For the past many weeks I’ve been watching in horror as anti-woman rhetoric has become the focal point of the Republican Party primaries in the United States. I have read in shock as state after state proposes and debates laws that so infringe on a woman’s right to bodily integrity as to meet the legal definition of government-mandated, doctor-performed rape.
I’ve watched and I’ve felt smug. I’ve joked to friends that while American politics has devolved into a nationwide campaign of misogyny, we have nothing to complain about except that our governing party may have hired someone with a ridiculous alias to make telephone calls asking voters to go to the wrong polling station. And asked politely, no less! But it turns out, we’re not immune to the insanity after all.
At the beginning of February, Stephen Woodworth, honourable member for Kitchener Centre, tabled a motion to convene a committee tasked with redefining fetuses as ‘human beings’ under the Criminal Code.
Never mind that this motion, entitled “Canada’s 400 Year Old Definition of Human Being” is a blatant attempt to criminalize abortion. Never mind that his bias is unequivocally revealed within the motion itself when he refers to the “fundamental human rights of a child before the moment of complete birth” as though the definition had already been changed. Never mind that this wording would be prejudicial to the consideration of the motion. And never mind that this is an issue that our Prime Minister promised us would never be opened by his government.
Let’s instead talk about Mr. Woodworth’s assertion that the current law exists because, at the time of its creation, we did not understand that an unborn child was human.
For starters, the criminal code of Canada is not, in actual fact, 400 years old. It’s 120-odd years old. But even if it were as old as this motion’s title suggests, would we really think that it was drafted out of a belief that a “child magically transforms into a human being when their little toe pops out of the birth canal” as Mr. Woodworth says? Even without ultrasounds and fetal monitors, I’m fairly certain we would all be aware that we don’t begin our lives as tadpoles or bunnies, and that our humanity is not solely the result of Professor McGonagall bringing her transfiguration skills into the birthing room. Is section 223 of the criminal code, then, a result of the ignorance or stupidity of our early lawmakers? No, it is a result of their complete understanding of the legal travesty that would result if the remainder of the criminal code applied to unborn children.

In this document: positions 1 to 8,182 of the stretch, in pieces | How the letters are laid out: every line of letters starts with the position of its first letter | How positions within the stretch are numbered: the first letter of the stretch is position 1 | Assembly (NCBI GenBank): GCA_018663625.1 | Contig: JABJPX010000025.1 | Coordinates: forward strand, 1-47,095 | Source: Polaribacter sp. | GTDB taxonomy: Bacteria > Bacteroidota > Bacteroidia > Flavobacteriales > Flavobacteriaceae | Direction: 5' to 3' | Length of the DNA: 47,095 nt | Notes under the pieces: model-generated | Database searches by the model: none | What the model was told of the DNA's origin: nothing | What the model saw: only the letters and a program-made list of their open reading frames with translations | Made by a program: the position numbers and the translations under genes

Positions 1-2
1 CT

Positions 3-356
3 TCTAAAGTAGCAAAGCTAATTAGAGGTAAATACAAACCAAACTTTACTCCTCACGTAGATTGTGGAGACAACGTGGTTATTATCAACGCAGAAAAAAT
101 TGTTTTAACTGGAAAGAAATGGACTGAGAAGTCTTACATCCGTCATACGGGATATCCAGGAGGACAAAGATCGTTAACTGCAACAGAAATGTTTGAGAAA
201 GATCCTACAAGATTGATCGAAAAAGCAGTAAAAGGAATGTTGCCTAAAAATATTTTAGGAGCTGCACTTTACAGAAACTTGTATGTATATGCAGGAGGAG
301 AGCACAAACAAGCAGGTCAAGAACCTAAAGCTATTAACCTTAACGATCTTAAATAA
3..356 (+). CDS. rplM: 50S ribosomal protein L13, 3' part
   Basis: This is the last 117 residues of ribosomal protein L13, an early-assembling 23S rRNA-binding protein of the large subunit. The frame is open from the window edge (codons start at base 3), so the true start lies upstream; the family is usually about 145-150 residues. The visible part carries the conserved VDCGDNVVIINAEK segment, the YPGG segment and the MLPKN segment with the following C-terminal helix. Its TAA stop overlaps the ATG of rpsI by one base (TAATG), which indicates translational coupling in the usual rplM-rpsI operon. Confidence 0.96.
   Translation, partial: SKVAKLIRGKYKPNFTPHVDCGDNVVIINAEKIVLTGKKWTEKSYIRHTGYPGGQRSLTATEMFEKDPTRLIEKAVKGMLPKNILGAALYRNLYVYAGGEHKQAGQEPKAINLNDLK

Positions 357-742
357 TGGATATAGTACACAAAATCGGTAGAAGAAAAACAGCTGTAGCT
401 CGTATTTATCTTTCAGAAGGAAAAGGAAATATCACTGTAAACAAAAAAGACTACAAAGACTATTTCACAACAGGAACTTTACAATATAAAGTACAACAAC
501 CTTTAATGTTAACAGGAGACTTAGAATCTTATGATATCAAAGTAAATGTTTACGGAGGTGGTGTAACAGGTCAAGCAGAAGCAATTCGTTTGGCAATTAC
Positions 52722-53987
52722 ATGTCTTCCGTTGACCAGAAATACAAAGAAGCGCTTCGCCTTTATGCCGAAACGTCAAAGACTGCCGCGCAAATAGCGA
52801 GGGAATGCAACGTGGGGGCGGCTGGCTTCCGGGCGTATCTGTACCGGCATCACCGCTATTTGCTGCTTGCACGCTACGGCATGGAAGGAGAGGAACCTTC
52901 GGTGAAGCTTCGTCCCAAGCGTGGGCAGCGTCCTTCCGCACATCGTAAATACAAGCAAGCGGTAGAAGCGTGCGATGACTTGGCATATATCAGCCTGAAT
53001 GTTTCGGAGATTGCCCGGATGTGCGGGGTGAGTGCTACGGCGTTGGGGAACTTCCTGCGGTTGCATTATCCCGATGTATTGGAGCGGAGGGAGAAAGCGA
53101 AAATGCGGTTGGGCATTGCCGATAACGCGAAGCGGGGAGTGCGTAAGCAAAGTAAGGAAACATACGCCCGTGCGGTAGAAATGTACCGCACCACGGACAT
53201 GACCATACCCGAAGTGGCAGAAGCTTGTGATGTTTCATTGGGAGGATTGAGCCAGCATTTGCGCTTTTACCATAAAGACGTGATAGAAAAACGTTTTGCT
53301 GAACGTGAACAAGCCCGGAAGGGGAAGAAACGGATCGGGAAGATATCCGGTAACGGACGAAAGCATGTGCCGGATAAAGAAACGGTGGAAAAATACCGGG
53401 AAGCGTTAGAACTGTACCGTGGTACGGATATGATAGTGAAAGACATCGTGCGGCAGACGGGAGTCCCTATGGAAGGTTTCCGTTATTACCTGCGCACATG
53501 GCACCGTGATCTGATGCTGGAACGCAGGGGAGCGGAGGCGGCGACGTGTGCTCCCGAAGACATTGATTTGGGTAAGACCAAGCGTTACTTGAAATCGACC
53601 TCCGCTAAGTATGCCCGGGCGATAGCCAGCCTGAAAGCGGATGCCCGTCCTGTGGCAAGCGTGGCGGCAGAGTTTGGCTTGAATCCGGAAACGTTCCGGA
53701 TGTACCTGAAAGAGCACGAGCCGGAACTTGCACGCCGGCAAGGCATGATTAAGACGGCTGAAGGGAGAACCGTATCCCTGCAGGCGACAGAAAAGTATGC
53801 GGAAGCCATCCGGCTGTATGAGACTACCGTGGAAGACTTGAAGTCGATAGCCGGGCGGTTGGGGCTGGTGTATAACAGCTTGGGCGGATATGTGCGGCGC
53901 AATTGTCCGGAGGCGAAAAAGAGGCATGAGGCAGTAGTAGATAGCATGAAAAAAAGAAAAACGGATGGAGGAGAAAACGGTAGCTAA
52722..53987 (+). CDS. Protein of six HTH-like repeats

Let’s take the very next section of the code, for example. Section 224 states that “Where a person, by an act or omission, does any thing that results in the death of a human being, he causes the death of that human being…”. (Emphasis is mine). Defining a foetus as a human being for the purpose of this law would make just about every foetal loss an indictable offence.
Amniocentesis, for example, results in a miscarriage once out of every 200 procedures performed. Those would all become murders.
Babies who die in the course of a vaginal childbirth would all have been murdered too. Caesarean sections can be performed, after all, at the first sign of distress on a fetal monitor. How many such charges do you think would have to be laid before every woman is offered a C-section the minute she walks into the hospital? And women would no longer be able to decline these ‘offers’ without risking prosecution themselves.
Stillbirths are more likely to occur after the expected due date, so any woman who refuses an automatic induction or C-section and subsequently loses her child is similarly exposed to homicide charges. Even deaths as a result of genetic abnormalities could be argued as being the result of ‘omitting’ to undergo genetic testing with your partner prior to conception.
And what about the “lesser” charges? Section 215 relates to the duty of parents and guardians to their children. Any child born with spina bifida is evidence that his/her mother failed her duty to consume enough folic acid and thus caused “the health of that person to be endangered permanently”. That mother could face up to five years in prison if her child were considered a person at the time that she neglected her vitamins.
No, the Criminal Code’s definition of human being was not created in ignorance. It was created because our lawmakers understood that even if they could send every mother to jail that had an abortion, it would not justify having to send even a single mother to jail who is grieving the unexpected loss of her child. A law like that protects no one, including foetuses.
I think it’s pretty clear that, 400 years later, it’s actually Mr. Woodworth with the deficient understanding if he fails to see the abhorrent consequences should his proposed committee make the changes he seeks.